Wednesday, July 23, 2008
Attorney offered: $7500 to settle
ICITTOC countered: $2750
Note: the medical bills total $2000, and the attorney gets $600-$800.
Yeah....let's try this again.
Apparently, ICITTOC expects to negotiate and come up on their offer. Our attorney will work to get their settlement offer raised, while also working to get our medical insurance to accept less in reimbursement, because they wouldn't be getting anything if it weren't for us going through the effort of hiring an attorney and pursuing a settlement. In the end, the attorney said he's hoping to be able to get us $2000-$2500 free and clear (maybe more).
It doesn't undo what happened or take away the unbelievable nightmare that was the 20-minute drive it took me to get to my family after the accident. It doesn't payoff the vehicle we were forced to buy, tag, title, and insure as a result of the accident. And it doesn't take away the fear Hannah still has when we're driving in the rain (she remembers and mentions the wreck every time). But, it's better than nothing, and it's definitely been worth us not having to lift a finger to get this settled. I just hope I never have to go through anything like this again.
Tuesday, July 22, 2008
The only thing worse than the mere concept of high heels for infants is the fact that the vice-president of the company is a woman: Lindsay Lefler. The story for how the company got started is a failed attempt to make the product seem harmless, as well as excuse the cluelessness of its founders as to the implications this product holds for baby girls and the parents who purchase the stripper shoes.
Though I don't necessarily agree with every word, a more in-depth critique of the many problems with this product can be found here.
Friday, July 18, 2008
Tuesday, July 15, 2008
The quote offered by lesboprof (keep in mind it's not direct) was that she believed someone told her in grad school that "[Gloria] Steinem said it took women 3-5 years to recover from every year they spent in grad school."
My problems with this idea begin with the premises on which it appears to be based. The idea implies:
1) that women are "brainwashed" by feminist ideology throughout graduate school. As if we get to graduate school only to have our professors reveal that we've been oppressed all our lives and we must immediately join The Fight Against the Patriarchy;
2) that female graduate students then believe everything they are taught about feminism in graduate school. Yep, we eat it all up...hook, line, and sinker, cause you know, we can't think for ourselves yet, right?
3) that we then graduate, only to spend the next 15-25 years "recovering" from this brainwashing, implicitly discovering some other sort of reality or truth...I'm still not sure how this works.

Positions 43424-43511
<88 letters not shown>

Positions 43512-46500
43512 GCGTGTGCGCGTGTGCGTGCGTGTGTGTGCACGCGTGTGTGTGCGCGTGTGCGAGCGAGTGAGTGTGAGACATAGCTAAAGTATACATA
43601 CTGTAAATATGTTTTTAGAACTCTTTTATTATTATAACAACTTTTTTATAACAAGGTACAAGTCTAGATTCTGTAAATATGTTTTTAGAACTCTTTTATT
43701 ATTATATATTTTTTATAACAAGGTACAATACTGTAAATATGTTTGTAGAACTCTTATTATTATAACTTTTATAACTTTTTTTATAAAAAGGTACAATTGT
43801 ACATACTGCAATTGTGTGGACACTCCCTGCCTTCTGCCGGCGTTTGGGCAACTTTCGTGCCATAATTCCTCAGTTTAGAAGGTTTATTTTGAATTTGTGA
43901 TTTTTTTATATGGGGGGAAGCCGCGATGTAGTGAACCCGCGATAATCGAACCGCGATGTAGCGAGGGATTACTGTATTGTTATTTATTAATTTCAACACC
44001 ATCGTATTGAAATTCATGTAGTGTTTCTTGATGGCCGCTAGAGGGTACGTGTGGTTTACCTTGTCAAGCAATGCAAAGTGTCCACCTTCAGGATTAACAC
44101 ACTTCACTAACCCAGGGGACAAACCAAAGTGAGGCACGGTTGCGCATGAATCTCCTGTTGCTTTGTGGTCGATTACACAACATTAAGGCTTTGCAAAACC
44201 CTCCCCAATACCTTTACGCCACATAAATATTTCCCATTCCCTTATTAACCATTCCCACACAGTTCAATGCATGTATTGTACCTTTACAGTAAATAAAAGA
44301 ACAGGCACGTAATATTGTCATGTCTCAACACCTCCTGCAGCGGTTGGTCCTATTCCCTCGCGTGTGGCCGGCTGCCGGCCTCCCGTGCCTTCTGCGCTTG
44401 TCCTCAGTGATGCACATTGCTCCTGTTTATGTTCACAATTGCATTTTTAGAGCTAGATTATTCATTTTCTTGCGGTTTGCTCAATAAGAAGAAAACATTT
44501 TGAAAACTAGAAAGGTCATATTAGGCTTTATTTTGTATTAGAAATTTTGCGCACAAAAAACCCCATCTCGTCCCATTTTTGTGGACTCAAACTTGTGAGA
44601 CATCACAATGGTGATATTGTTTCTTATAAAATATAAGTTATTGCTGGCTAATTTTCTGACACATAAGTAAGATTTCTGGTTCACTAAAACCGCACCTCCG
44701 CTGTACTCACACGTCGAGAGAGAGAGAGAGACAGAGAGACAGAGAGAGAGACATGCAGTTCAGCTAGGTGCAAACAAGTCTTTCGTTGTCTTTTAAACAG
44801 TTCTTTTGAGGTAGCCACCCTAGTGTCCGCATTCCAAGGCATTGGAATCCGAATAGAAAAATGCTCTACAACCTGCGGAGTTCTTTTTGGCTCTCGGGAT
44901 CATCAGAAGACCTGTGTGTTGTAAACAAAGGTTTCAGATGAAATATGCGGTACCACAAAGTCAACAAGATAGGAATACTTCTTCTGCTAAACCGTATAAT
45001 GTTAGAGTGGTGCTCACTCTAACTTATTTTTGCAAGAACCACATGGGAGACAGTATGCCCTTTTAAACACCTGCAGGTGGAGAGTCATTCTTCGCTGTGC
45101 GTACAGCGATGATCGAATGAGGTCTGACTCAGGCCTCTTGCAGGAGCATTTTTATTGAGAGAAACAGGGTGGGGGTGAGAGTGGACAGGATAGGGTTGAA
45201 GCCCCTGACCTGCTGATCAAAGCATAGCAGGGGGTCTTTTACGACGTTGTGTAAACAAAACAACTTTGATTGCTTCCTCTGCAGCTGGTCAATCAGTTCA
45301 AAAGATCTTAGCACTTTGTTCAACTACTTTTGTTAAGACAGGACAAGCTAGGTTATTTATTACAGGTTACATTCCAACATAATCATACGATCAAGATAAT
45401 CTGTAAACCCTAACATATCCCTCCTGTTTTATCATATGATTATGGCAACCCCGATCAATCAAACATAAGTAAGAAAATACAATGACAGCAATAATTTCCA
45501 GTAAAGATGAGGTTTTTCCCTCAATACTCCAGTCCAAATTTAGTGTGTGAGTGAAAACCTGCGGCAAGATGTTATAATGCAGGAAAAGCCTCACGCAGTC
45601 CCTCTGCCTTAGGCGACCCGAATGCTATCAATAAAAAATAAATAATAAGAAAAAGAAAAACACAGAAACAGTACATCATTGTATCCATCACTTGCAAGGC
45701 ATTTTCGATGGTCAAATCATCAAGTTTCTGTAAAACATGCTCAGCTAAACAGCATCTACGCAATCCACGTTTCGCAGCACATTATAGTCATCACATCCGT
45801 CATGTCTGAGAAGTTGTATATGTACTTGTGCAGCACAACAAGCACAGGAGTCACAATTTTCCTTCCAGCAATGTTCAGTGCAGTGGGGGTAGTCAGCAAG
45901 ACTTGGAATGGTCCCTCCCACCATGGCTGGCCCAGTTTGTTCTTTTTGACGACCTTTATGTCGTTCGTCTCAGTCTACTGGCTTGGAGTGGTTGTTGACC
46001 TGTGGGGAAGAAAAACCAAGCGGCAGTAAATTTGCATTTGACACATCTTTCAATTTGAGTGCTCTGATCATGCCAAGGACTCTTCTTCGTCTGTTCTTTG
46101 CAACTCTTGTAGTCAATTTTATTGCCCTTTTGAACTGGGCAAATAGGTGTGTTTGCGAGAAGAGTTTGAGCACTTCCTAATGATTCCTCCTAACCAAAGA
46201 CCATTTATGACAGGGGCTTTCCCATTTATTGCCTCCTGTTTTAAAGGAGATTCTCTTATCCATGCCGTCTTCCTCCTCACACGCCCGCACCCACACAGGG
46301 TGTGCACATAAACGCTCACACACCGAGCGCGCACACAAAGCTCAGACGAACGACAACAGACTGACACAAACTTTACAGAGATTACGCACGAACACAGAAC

Did I miss something here? First, yes, I knew very little about the history of feminism before starting graduate school, but I also knew very little about the history of ANY school of ideology or literary criticism. Learning more about the history of important schools of literary and linguistic thought is, as I understand it, one of the benefits/expectations of graduate school, as it prepares one for a career as a academic in literary studies.
Second, if I'm smart enough to understand Derrida, Lacan, Butler, and all the other theorists that I had to read throughout coursework, then it's pretty likely I've got the intellectual hardware to be critical of those writers and thinkers, as well as critical of the choices of specific texts in any given course. Never did I have a professor claim that one theory, ideology, literary school of thought, etc. was The One True Way that I must follow. No professor told me I'd been oppressed, limited, screwed over, sheltered (although that was actually the case), or unenlightened. What my professors did was expose me to texts that made me think critically about the values, beliefs, and systems of thought I'd previously understood as natural, right, common, true, etc. I asked questions I'd never asked. Good questions! Really fucking hard questions. Painful questions. Questions that definitely changed the way I see the world around me on a daily basis. I also had the freedom and encouragement to challenge the texts I read, the professors who assigned them, and those scholars and students who've responded to both. To imply that I suffered in a way that requires "recovery" is, to me, ridiculous, especially framed in terms of what academics "do" with feminism.
Finally, using the term "recover" implies some sort of healing, as if I've suffered a wound or an illness. Yes, many times graduate school makes me sick, but not in that way. When I finish next year, am I going to "see the light" or unlearn everything that my feminist professors have taught me (or more accurately, what they've let me learn)? What does this "recovery" mean?